Supercharge your laptop’s sound with the ALO Island headphone amplifier
October 27, 2013No Comments
The Audiophiliac spends some quality time with this portable digital converter/headphone amp, and loves the sound!
The ALO Island is a USB-powered digital audio converter/headphone amplifier, and it’s a honey! Functionally, it’s not so different than many of the other USB digital converter/amps I’ve covered on this blog, but it’s a bit bigger. The others are about the size of a thumbdrive; the Island is a 1.25×1.25×3.25-inch aluminum “brick,” but it’s still small enough to be considered a portable device. It handles low- and high-resolution files, up to 192kHz/24-bit. The Island sells for $299 in the US direct from the ALO Web site, and it’s also available from ALO’s US and international dealers.
The all-metal construction and solid feeling volume control knob imbue the Island with a high-end feel. Thanks to the big knob it’s easier to dial-in exactly the volume you want than it is with volume up/down buttons. My review sample is anodized blue, but the Island is also available in yellow, black or silver.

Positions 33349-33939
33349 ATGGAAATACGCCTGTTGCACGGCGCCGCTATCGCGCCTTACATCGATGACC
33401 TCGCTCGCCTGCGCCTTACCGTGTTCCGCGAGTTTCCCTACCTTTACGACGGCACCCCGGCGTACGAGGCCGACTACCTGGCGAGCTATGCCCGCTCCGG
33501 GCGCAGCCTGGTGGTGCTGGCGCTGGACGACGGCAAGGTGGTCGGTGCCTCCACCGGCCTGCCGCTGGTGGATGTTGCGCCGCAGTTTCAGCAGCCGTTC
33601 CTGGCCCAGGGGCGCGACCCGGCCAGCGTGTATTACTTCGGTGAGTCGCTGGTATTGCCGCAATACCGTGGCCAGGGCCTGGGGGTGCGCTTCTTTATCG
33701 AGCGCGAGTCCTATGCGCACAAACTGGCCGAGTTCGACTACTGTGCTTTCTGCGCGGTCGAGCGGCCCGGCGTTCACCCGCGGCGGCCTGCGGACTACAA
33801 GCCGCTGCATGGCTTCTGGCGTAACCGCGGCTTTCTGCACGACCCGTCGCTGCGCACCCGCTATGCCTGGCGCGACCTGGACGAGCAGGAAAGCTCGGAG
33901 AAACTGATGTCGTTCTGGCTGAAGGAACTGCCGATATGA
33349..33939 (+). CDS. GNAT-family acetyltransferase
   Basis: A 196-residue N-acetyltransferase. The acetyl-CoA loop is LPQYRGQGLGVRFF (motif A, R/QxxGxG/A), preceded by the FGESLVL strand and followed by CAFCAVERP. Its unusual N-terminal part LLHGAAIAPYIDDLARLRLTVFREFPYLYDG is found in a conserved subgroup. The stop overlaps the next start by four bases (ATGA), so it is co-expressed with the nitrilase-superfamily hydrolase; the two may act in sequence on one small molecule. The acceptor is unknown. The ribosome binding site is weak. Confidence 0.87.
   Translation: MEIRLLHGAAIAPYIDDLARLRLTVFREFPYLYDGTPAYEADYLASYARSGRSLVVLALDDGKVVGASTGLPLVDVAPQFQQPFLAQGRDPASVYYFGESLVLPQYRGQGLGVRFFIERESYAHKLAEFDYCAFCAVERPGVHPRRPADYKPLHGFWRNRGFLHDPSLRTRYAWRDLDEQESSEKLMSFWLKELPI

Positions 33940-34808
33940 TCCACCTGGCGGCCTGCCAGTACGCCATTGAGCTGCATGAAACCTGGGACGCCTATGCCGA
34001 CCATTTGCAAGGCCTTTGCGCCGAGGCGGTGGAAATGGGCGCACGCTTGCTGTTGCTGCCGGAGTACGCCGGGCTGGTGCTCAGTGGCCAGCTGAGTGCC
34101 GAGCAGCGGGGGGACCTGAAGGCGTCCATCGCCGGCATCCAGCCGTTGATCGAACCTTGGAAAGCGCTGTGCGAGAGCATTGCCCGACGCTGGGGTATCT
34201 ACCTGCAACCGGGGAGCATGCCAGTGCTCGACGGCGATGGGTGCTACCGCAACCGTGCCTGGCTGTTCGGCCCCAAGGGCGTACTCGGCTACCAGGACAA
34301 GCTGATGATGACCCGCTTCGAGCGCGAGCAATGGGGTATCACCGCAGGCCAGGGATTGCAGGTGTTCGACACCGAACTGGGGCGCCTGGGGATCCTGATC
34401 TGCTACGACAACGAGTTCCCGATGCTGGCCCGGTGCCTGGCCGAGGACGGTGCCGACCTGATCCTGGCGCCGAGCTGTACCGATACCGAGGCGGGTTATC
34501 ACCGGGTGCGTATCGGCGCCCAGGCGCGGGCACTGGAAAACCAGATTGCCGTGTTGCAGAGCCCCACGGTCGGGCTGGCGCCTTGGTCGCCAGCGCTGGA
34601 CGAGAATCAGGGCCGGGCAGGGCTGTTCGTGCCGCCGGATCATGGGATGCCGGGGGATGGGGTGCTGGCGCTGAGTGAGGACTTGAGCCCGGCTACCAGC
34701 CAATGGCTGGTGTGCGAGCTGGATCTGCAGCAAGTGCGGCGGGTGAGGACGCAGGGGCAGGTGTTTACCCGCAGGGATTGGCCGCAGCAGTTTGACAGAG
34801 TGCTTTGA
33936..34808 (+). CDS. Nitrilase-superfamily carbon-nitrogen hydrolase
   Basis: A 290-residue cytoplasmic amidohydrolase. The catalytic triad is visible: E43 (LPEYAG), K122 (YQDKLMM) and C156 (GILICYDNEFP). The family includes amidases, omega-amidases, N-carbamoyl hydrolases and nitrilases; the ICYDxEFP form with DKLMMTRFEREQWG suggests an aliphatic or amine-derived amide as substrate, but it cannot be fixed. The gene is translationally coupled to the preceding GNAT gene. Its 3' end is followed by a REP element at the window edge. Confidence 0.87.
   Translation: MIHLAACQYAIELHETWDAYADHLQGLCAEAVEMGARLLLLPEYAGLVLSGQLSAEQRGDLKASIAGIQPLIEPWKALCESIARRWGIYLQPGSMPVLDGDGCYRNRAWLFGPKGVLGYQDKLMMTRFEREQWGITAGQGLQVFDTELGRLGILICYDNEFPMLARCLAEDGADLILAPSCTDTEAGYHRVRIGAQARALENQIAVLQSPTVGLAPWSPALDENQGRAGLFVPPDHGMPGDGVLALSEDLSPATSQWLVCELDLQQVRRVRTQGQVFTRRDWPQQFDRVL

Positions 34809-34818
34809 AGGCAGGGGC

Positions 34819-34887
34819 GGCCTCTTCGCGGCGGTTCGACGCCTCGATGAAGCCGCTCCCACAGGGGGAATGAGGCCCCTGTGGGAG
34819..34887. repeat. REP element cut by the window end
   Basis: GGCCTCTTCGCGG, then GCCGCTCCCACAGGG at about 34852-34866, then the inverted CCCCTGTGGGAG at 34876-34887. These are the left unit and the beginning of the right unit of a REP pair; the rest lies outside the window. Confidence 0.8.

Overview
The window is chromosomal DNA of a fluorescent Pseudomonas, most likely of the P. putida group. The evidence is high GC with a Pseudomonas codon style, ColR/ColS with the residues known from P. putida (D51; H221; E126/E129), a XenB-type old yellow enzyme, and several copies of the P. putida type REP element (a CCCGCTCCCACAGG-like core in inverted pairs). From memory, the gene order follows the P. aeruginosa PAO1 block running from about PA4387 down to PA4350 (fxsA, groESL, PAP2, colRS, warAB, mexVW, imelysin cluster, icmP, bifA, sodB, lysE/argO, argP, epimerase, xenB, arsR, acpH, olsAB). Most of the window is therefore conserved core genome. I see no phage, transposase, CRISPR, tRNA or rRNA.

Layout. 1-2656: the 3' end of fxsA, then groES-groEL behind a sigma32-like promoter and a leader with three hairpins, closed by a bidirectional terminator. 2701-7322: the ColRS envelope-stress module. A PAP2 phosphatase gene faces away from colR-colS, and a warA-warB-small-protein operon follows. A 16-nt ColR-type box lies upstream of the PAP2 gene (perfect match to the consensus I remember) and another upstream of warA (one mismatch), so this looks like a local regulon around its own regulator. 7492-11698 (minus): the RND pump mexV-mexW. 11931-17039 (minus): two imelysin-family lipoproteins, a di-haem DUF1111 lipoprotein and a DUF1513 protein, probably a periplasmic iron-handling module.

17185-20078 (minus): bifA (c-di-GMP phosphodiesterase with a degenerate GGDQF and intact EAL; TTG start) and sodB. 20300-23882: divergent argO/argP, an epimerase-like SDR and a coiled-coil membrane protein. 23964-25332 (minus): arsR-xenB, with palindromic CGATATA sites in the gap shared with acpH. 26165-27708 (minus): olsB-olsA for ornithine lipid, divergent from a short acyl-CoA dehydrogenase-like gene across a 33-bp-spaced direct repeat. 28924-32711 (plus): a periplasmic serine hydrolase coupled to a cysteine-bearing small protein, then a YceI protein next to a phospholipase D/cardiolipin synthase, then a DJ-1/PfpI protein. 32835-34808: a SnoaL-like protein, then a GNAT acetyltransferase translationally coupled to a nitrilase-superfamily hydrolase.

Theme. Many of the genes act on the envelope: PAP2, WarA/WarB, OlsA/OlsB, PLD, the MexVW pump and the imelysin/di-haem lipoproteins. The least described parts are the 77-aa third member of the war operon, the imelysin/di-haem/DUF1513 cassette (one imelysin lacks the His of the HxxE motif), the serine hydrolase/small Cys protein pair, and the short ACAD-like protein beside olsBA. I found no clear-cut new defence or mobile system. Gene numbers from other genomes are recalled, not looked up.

Connectivity goes above and beyond the norm for this type of device, in addition to the Micro-USB and 3.5mm jacks, the Island features a “balanced” four-pin headphone jack. This square jack is starting to be used on more and more high-end portable headphone amps. That’s nice, but most users will use the Island’s 3.5mm headphone jack.
High-resolution 192kHz/24-bit WAV files upped the ante, mostly by sounding more “live,” so I felt like I was hearing the musicians in the studio. For those listening tests I was using my high-impedance Beyerdynamic T90 full-size headphones. My JH-13 in-ear headphones sounded warmer and fuller than I’m used to with my iPod, and that’s a compliment. The Island is a purely solid-state design, and yet it delivers an almost tubelike warmth to the sound of many headphones. I just got a set of Westone UM Pro 10 in-ears for review, and their sound really clicked with the Island. The sound was surprisingly dynamic and vocals were immediate and present.
AC-powered headphone amps and digital converters, like my Schiit Asgard 2 ($249) and Bifrost ($449), with my Hifiman HE-400 headphones produced superior resolution and bigger dynamics, but the Schiits are stay-at-home devices. The Island sounds a lot more than decent at home, but can travel along with your laptop.